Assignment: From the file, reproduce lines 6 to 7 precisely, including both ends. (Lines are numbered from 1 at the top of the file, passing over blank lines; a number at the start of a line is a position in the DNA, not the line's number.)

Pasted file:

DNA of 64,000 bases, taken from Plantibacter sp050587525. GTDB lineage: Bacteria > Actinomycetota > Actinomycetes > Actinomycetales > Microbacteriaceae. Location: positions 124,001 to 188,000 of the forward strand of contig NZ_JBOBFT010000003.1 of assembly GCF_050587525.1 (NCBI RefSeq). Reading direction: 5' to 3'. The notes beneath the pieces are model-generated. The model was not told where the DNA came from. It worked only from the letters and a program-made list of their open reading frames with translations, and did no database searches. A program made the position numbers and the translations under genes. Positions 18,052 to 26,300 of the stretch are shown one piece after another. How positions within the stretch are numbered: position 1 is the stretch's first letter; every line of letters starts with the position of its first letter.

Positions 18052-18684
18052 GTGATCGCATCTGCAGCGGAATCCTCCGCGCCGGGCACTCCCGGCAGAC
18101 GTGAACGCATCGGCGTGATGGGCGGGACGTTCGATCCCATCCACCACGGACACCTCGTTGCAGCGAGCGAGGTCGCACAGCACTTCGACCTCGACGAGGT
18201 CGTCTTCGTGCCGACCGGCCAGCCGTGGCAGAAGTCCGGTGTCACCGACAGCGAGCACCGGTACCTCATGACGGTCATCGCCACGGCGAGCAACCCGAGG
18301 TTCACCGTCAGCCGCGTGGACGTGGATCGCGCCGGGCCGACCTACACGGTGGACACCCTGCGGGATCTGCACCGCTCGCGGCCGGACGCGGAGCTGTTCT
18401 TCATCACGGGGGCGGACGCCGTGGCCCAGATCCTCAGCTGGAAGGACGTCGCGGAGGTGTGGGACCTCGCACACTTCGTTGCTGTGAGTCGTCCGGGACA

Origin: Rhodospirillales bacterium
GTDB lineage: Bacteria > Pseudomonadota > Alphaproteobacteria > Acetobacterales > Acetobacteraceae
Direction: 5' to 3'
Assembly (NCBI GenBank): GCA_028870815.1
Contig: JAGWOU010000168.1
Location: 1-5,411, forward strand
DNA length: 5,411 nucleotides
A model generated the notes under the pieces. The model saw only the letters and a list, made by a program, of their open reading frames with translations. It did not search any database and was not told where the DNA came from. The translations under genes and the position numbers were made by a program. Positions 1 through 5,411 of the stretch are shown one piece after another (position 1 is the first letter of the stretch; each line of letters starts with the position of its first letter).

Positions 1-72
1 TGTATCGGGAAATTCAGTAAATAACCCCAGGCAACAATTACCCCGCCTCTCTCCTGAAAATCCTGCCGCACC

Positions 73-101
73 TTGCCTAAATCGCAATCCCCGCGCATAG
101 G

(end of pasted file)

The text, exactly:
18301 TTCACCGTCAGCCGCGTGGACGTGGATCGCGCCGGGCCGACCTACACGGTGGACACCCTGCGGGATCTGCACCGCTCGCGGCCGGACGCGGAGCTGTTCT
18401 TCATCACGGGGGCGGACGCCGTGGCCCAGATCCTCAGCTGGAAGGACGTCGCGGAGGTGTGGGACCTCGCACACTTCGTTGCTGTGAGTCGTCCGGGACA